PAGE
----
In New York State, penalized hospitals included some well-known healthcare facilities, such as Beth Israel Medical Center and New York University Langone Medical Center.

All sedentary patients are vulnerable, but the elderly and patients whose skin condition has been compromised are especially at risk. Pressure ulcers are most common on bony prominences with little protective fat or muscle (such as heels, hips, shoulders, and tail bones), and they develop when patients stay in one position for too long without shifting their weight. The constant pressure against the skin reduces blood flow to contact areas. The skin begins to break down and the tissue dies, possibly in a matter of hours. Friction and shear caused by sliding down in the bed, or being moved improperly from a stretcher to a bed can exacerbate the problem. Pressure ulcers slow a patient’s recovery, can lead to other issues and infection and prolong hospital stays. The total annual cost for treating pressure ulcers in the U.S. is estimated at $11 billion. However, pressure ulcers (also known as bedsores and decubitis ulcers) are preventable.

To prevent pressure ulcers and damage to the skin, recent NPUAP recommendations can be summarized in seven steps:

prevent bedsores

Because these seven steps are so easy to follow, when a patient develops pressure ulcers, it is often a sign of neglect and can even be the result of hospital malpractice, nurse malpractice or nursing home negligence.

Upon admission to a hospital for another health concern the issues can go unnoticed, allowing further damage to take place in a relatively short time. This also creates liability on the part of the hospital.

In many lawsuits that we handle, the hospital is dealt a bad hand by receiving a patient from a nursing home where a skin breakdown or pressure ulcer has already begun. At times, due to dementia for example, a patient may not be able to express or know how to communicate pain upon entering the hospital. However, this is no excuse for not identifying a high-risk patient and making regular daily assessments.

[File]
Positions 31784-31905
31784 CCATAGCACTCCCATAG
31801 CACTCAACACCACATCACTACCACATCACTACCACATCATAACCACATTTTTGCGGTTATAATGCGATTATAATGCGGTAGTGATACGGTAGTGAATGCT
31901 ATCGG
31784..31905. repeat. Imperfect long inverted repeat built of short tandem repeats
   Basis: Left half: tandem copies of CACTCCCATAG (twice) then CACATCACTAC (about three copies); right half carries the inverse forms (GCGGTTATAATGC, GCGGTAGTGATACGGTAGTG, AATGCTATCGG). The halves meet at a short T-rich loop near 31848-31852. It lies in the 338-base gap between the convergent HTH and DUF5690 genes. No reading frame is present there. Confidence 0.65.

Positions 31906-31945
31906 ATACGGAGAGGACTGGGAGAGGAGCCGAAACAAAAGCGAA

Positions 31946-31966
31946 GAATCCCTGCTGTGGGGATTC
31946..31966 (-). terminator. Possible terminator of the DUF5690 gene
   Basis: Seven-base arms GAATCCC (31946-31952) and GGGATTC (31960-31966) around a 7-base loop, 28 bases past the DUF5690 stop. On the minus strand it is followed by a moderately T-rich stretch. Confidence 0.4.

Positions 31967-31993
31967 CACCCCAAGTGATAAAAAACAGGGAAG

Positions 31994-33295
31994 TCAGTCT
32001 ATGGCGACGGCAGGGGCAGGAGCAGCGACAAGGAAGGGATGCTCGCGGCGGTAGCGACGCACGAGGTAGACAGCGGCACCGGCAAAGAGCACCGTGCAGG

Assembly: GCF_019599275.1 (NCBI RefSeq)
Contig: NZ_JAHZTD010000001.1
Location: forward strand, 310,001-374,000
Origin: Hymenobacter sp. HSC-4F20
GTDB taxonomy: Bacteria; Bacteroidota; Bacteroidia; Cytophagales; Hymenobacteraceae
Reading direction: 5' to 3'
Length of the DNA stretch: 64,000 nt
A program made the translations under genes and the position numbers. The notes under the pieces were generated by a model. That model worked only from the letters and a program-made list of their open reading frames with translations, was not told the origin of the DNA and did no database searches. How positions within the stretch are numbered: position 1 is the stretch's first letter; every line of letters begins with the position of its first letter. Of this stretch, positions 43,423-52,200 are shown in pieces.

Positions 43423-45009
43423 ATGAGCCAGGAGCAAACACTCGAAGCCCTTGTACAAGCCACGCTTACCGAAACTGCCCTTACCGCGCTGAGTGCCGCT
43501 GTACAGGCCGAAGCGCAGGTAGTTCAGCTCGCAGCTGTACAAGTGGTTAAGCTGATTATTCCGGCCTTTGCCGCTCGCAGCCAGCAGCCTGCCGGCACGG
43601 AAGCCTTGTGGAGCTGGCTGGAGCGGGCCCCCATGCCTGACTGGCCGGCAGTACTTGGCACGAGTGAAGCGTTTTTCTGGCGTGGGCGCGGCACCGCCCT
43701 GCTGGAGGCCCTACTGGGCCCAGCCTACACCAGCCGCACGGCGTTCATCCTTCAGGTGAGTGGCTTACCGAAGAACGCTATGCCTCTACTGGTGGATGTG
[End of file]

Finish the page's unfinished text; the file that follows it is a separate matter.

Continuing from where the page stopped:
To be clear, pressure ulcers are not the fault of the patient. The patient is a victim. Medical negligence by a hospital, doctor, nurse, aide or medical technician is unacceptable and may be the cause of pain and suffering, or even result in death. It is simply not acceptable for patients to develop bedsores or pressure ulcers while they are in the care of medical professionals and receiving medical care and treatment at a facility.

There is no doubt that hospitals and staff, from talented skilled doctors, nurses and medical professionals to support staff and administration, do their best to help and treat patients. However, protocols exist in every facility, and perhaps, it is just a matter of every individual being a bit more aware, and caring just a little more, when dealing with the elderly and at-risk patients.

By Brian A. Raphan (Principal Attorney, Law Offices of Brian A. Raphan, P.C.

Download a Free Bedsore Legal, Medical & Treatment Guide

Lack of Personal Care Agreement Makes Reimbursements to Relatives an Improper Transfer

Reversing a trial court, a Louisiana appeals court determines that a nursing home resident improperly transferred close to $50,000 to his caregiver nephew and the nephew’s wife because the payments were not made pursuant to a valid personal care agreement.  David v. State of Louisiana Department of Health and Hospitals (La. Ct. App., 1st, No. 2014 CA 0791, Dec. 23, 2014).

Brian Raphan, P.C.

Widley David entered a Louisiana nursing home in 2008.  Between 2008 and 2010, Mr. David wrote six checks to his nephew and his nephew’s wife totaling $49,195.  According to Mr. David, the checks were intended to repay his closest living relatives for the daily care that they provided him in the nursing home.  When Mr. David applied for Medicaid in December 2010, the Louisiana Department of Health and Hospitals (DHH) assessed a nearly 15-month penalty period due to the transfers.

Mr. David did not appeal the initial imposition of a penalty period, but in July 2011 he requested a change in status from private pay to full Medicaid pay.  DHH denied this request, stating that pursuant to the initial denial, Mr. David was ineligible for Medicaid until January 2012.  Mr. David appealed the denial of his change in status, arguing that the payments to his relatives were reimbursement for care provided and not to qualify for Medicaid.  DHH claimed that the payments would be valid only if made pursuant to a written personal care agreement, which Mr. David had never executed.  After a trial court found in favor of Mr. David, the state appealed.

The Louisiana First Circuit Court of Appeal reverses the trial court, finding that the lack of a personal care agreement made the transfers to the relatives improper.  The court states that a “payback arrangement or personal care agreement was necessary to validate this alleged arrangement; however, Mr. David did not offer any type of tangible or documentary evidence of an agreement, contract, or Personal Care Agreement to substantiate and validate his argument. The record is void of any evidence that complied with Medicaid eligibility requirements to validate the resource transfers.”